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Manufactured By:
M. C. Bullock Mfg. Co.
Chicago, IL

Image Detail
Title: 1890 Article-M. C. Bullock Mfg. Co., Corliss Steam Engine
Source: The Steam User 1890 pgs 1 & 3
Insert Date: 4/12/2011 3:20:36 PM

Image Description:
By referring to Figures 4 and 5, it is seen that there is combined the strengths of a T beam and a channel beam in a channel beam with extra wide top and bottom members, thus producing exceptional strength. All up-and-down strains, due to the thrust of the connecting-rod, are resisted by the top and bottom members, placed as far from the neutral line of the girder as possible, assisted by the broad front web, which is placed as close as possible to the centre of strain. These up and down strains are not the severest the frame receives, because of the support of the centre foot, described hereafter. The severest strains are tension and compression and the side strains, due to the centre of the pillow block being out of line with the engine cylinder. This latter strain is resisted by the two wide top and bottom members of the beam, which in themselves have the greatest amount of metal where the most liable to spring, u e., where the reach joins the guide tube.
The -whole frame combines extraordinary stiffness with symmetry.
The connecting-rod, forged in one piece, of best scrap, is of novel and careful design. The cross-head end has the well known wedge-block adjustment, with provisions for putting shims on straight faces.
The crank-pin end is the reliable marine type. The whole rod combines strength, rigidity, uniformity of metal distribution, and lightness.
The cross-head has its pin in the central plane of the cross-head shoes, thus throwing no bending strains on the piston-rod. The shoes are of such unusual size that the pressure per square inch (due to the thrust of the connecting-rod) is very low, avoiding all heating, cutting, and excessive wear.
The valve motion levers are all of oval section of ample strength. The knock-off or trip device is of the hook form. It releases with the same pressure at any point of cut-off, because the leverage is constant, thus giving the governor the same slight resistance at all positions. The catch and hook have each a square, hardened steel block, both of exactly the same size, and each having eight edges alike for wear, so that when one edge is worn another may be brought in use, or the blocks may be interchanged. This is important for engines wherever placed, but particularly so with engines in regions inaccessible to shops where such work is done and fully understood.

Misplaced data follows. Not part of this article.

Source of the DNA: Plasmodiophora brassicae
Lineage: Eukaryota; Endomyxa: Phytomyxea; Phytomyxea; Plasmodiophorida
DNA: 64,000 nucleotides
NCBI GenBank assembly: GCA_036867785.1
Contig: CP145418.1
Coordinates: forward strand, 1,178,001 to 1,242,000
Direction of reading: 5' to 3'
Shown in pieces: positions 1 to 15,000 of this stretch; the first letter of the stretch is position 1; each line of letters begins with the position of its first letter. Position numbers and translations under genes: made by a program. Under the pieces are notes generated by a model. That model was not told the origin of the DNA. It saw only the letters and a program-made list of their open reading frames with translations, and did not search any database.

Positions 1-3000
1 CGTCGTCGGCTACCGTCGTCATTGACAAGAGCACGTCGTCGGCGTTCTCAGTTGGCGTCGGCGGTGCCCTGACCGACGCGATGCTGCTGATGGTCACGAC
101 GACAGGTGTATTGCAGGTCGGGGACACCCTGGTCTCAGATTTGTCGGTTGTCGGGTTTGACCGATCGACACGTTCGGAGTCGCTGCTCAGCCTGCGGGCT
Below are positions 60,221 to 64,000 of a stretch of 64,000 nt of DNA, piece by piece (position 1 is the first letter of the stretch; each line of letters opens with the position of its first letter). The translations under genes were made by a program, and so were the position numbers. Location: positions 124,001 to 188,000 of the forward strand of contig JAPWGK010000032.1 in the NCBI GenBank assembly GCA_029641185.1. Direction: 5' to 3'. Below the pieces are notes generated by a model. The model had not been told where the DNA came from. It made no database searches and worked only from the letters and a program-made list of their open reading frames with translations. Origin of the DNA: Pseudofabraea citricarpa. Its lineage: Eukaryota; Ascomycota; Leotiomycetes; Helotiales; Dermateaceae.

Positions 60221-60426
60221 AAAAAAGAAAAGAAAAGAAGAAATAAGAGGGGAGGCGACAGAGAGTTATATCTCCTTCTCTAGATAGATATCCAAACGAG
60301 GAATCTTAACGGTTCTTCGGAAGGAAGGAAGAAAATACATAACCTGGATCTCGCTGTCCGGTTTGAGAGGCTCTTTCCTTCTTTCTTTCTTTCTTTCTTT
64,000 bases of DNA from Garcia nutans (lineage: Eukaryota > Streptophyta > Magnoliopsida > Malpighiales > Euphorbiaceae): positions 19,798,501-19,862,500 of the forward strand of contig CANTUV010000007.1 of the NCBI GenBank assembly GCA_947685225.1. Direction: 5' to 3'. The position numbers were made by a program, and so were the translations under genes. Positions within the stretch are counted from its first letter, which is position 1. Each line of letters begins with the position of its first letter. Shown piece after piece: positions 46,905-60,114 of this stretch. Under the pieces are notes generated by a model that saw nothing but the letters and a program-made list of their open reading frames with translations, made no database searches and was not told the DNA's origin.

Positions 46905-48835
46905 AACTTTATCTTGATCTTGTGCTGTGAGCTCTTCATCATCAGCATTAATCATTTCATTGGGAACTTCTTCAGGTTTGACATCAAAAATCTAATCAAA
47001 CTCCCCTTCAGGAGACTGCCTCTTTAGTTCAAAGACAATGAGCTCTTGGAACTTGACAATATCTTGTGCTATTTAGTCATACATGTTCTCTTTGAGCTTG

The governor is of new and careful design, clearly shown in the general views of the engine. It is in one sense a weight governor, in that the centrifugal force of the balls is balanced by a weight, which remains constant for all times and all positions, and not by a spring, which varies according to the amount it is strained, which deteriorates with age, and which is liable to break. The action of the balls is peculiar, because the long arm is attached to the sliding sleeve. As the balls fly out, this sleeve rises and, in combination with the links at the top, tends to depress the balls. The result is, the balls fly out in nearly a horizontal plane. This action, calculations and practice prove to be the best and most delicate.
A dash pot is used, not because absolutely necessary, but because it is better on any design of governor to maintain the engine at a uniform speed by a uniform cut-off, and not by the average of varying cut-offs, where the governor, not controlled by a dash pot, is liable to sudden changes during one revolution of the engine.
The governor does not have to run at an excessive speed, and is therefore longer lived than one running faster. It runs from 120 to 150 revolutions, according to size; for the governor is proportioned to suit the engine it is used with, having several sizes of governors, and not having one size governor on all sizes of engines, as is often done.
The eccentric and strap are of improved form. Where the eccentric strap joins the eccentric rod, it is carried forward and stiffened, thus preventing the tremble so often noticed in eccentric rods. On both the eccentric and hook-rod ends, at the carrier arm, are screwed brass heads, adjusted by wedge and bolt, giving perfect adjustment for wear and for lengths of rods.
Several other features are worthy of mention, but space will not permit further description. These engines are also made in compound and triple expansion type, from 200 to 1,000 horse-power in tandem form or arranged side by side. (Manufactured by the M. C. Bullock Manufacturing Co., Chicago, 111.)
Image 1
1890 M. C. Bullock Mfg. Co., Corliss Steam Engine (Front View)
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1890 M. C. Bullock Mfg. Co., Corliss Steam Engine (Back View)
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